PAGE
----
With crime declining in the Netherlands, the country is looking at new ways to fill its prisons. The government has let Belgium and Norway put prisoners in empty cells and now, amid the huge flow of migrants into Europe, several Dutch prisons have been temporarily pressed into service as asylum-seeker centers.

Most of the 12 former prisons and jails housing asylum seekers have been so transformed that they are barely recognizable as former places of involuntary detention, though in some cases the thick cell doors and bars on windows are stark reminders of the past.

Prisons in the cities of Haarlem and Arnhem, with their distinctive domed roofs and circular galleries of cells around a central covered courtyard, are considered national monuments and cannot be renovated. Even so, with just under 60,000 migrants arriving in the Netherlands last year, they have been temporarily pressed into service to house hundreds of asylum seekers.

"We had to think twice about using prisons with (cell) doors," said Janet Helder, a board member with the Dutch government agency responsible for housing asylum seekers. "Some people in the neighborhood asked, 'how can you put people from Syria who may have been imprisoned there in a cell here?' So we decided that if people really have a problem with it we will find somewhere else for them."

But the prisons often are well suited to their new use, Helder added. Her organization currently is housing some 41,000 people at 120 locations throughout the Netherlands.

"The rooms are intended for one or two people, there are often gyms, a good kitchen," she said. "So in that sense they tick many of the boxes we are looking at."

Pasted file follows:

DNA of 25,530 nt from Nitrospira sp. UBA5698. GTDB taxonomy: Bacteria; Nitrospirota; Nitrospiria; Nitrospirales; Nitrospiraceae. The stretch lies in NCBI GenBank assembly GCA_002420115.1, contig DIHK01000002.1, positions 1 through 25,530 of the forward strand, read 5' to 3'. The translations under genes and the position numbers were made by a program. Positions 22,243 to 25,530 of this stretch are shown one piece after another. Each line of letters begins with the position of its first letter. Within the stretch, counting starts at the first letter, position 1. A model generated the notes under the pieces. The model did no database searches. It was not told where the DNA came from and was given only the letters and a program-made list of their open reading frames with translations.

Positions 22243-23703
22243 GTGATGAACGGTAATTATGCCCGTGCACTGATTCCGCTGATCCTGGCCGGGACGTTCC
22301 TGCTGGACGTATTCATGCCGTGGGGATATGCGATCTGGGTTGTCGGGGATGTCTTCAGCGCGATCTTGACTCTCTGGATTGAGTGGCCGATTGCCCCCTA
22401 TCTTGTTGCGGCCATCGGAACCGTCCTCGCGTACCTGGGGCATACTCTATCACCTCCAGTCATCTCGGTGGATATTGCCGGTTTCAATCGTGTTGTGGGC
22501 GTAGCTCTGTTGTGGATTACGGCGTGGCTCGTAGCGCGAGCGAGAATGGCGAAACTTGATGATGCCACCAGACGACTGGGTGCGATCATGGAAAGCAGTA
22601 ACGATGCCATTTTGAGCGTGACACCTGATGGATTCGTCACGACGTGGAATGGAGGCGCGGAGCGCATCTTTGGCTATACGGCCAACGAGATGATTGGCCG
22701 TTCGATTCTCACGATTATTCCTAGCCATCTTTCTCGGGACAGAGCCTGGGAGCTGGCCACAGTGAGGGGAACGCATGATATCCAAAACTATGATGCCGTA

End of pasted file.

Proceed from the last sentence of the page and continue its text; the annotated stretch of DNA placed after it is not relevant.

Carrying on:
Asylum seekers who spoke to The Associated Press during recent visits to the prisons had few complaints beyond gripes about the food. While they live in prisons, they are free to leave the buildings and grounds during the day and even spend some nights away.

Abdul Moeen Alhaji, a 16-year-old Syrian, is happy to call a prison cell in Arnhem home after initially staying in a tent in a temporary camp outside the city of Nijmegen.

"I don't feel that it is a prison," he said. "What matters is that we are safe here"

Menno Schot, who runs the center in the Haarlem prison, says staffers try to help the 400 migrants adapt to Dutch life as they wait for the lengthy asylum process to start.

For 18-year-old Gerbia Hajji, a Yazidi from Sinjar, Iraq, that has meant practicing riding one of the Netherlands' ubiquitous bicycles in a courtyard at the Haarlem prison. Her husband, Yassir, was a barber back home and wants to learn Dutch so that he can pick up his trade again. He was keeping his skills up to date recently by shaping his wife's eyebrows in the cell they share on the third floor of the Haarlem prison.

In a nearby cell, a single flower taped to its door, Hamed Karmi was also practicing — playing a keyboard while his wife, Farishta Morahami, sat on the bunk bed in their cell listening to the music, a calming way to spend a few minutes for the young couple who fled a village near the Afghan capital, Kabul, amid rising Taliban attacks. They paid smugglers $8,000 to get to Europe.

"Their safety is our main priority along with their health and daily needs," Schot said of the prison's new residents. "The country is new for them so we are their guide in Holland."

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Muhammed Muheisen is The Associated Press' chief photographer for the Middle East, Afghanistan and Pakistan. Follow him on Twitter: https://twitter.com/Muheisen81

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Associated Press writer Mike Corder contributed from Amsterdam.

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Follow AP photographers and photo editors on Twitter: http://apne.ws/15Oo6jo.